Without a marketing plan, your business is going nowhere fast.
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But as a small business owner, you don't have time to devise complex marketing strategies for your products. Instead, you can tap into a few simple strategies that have already proven their worth.
Many small business owners mistakenly confuse marketing strategies with ad campaigns. A marketing strategy is a plan or an approach for marketing your products and services. An ad campaign, on the other hand, is the means by which your marketing strategy is accomplished. Your objective is to tie your advertising efforts into a comprehensive marketing strategy that has carefully designed to attract attention in the marketplace.
Some marketing strategies are created for the purpose of capturing a certain segment of the market, but the majority of small business strategies are more generic in nature. Even so, it's important to understand what your strategy is trying to achieve.
Boost Consumer Confidence
Consumers are fickle lot and are frequently hesitant to buy a product they know little about. If your business or products are new to the area, you could create a marketing campaign that emphasizes the quality and value of your products. The resulting boost in consumer confidence will likely translate into more action at the cash register.
Another way to spark interest for your products is to conduct a campaign designed to promote your products in as many ways as possible. In other words, your marketing strategy could be to create buzz by blanketing the local airwaves, print space, and other advertising mediums with your name, logo, and products. Increased awareness will definitely bring more people into your store, but it also costs money, so you should be prepared to increase your advertising budget to pull it off.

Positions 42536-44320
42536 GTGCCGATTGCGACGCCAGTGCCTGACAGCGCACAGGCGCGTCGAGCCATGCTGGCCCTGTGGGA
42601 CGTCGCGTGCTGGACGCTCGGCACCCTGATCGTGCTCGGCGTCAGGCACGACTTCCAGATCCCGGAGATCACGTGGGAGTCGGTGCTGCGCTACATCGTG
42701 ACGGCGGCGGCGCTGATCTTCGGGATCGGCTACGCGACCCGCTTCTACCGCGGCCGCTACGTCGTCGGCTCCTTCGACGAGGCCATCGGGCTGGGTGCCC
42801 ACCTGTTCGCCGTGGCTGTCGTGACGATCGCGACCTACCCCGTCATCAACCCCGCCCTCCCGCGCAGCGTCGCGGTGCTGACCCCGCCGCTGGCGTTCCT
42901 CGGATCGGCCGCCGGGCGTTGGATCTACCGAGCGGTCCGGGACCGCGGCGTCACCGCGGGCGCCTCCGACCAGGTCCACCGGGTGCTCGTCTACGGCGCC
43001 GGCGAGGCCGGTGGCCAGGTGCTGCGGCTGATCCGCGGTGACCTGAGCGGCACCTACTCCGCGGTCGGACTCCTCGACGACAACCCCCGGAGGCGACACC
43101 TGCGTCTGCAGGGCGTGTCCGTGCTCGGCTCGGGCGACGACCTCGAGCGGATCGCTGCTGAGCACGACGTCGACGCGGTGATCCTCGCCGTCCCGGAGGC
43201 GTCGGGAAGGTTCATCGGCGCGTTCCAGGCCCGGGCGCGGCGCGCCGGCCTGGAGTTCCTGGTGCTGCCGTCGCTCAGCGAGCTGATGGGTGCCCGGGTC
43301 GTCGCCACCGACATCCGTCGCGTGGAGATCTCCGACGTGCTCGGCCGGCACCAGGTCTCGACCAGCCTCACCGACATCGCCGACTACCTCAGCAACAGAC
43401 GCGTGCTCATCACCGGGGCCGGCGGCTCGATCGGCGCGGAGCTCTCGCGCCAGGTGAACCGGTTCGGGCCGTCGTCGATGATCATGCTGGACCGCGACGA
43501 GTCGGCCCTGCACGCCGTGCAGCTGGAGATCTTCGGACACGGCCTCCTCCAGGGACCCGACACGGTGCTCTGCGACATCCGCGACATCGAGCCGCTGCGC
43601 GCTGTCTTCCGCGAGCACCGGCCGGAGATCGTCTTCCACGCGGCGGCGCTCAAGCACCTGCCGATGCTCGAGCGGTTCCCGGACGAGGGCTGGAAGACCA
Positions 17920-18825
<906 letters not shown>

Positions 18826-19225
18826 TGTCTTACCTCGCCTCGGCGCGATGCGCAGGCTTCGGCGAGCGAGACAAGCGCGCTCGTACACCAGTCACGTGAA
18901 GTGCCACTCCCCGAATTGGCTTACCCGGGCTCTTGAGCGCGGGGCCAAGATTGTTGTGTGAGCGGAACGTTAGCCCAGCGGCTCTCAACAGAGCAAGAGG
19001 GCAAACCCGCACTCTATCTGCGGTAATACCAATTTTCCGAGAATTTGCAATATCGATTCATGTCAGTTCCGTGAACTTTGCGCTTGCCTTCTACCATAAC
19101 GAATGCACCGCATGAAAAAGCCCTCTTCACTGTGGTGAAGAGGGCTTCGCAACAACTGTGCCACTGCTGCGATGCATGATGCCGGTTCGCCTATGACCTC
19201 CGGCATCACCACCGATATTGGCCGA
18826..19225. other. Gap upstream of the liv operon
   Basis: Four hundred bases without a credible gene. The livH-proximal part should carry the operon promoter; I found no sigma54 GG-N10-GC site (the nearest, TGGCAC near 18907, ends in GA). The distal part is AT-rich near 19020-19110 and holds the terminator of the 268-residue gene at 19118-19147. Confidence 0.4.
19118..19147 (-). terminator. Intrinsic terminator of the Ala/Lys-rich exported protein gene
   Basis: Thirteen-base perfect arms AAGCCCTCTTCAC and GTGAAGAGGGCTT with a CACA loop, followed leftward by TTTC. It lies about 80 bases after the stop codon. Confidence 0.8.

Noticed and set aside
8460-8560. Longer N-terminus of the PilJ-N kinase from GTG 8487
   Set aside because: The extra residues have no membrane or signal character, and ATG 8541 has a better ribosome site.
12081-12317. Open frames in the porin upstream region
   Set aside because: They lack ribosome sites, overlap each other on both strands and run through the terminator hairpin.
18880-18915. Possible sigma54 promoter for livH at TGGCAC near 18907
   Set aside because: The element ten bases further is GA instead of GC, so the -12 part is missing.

No matter what they say, the buying decision is emotional for many customers. Large corporations spend millions of dollars playing on their customers' emotions and what works for them, can work for you, too. The key is to create a campaign that makes consumers feel themselves, your company, and the decision to buy your products.
The task of overcoming a buyer's objections is usually assigned to the sales team. However, a well-crafted marketing campaign can work toward overcoming your customers' buying obstacles before they walk in the door. A marketing strategy that emphasizes warranties, testimonials, endorsements, and other positive reinforcement devices can not only make the buying decision easier for existing customers, but also attract new customers who hadn't previously considered buying from your business.
Set a Deadline
Why do so many ads emphasize the date the sale ends? Because people respond to deadlines. Marketing strategies designed around the idea of limited supplies, temporary price reductions, or other mechanisms that create a sense of urgency can provide a quick influx of customers and can potentially jumpstart a business suffering from a diminished customer base.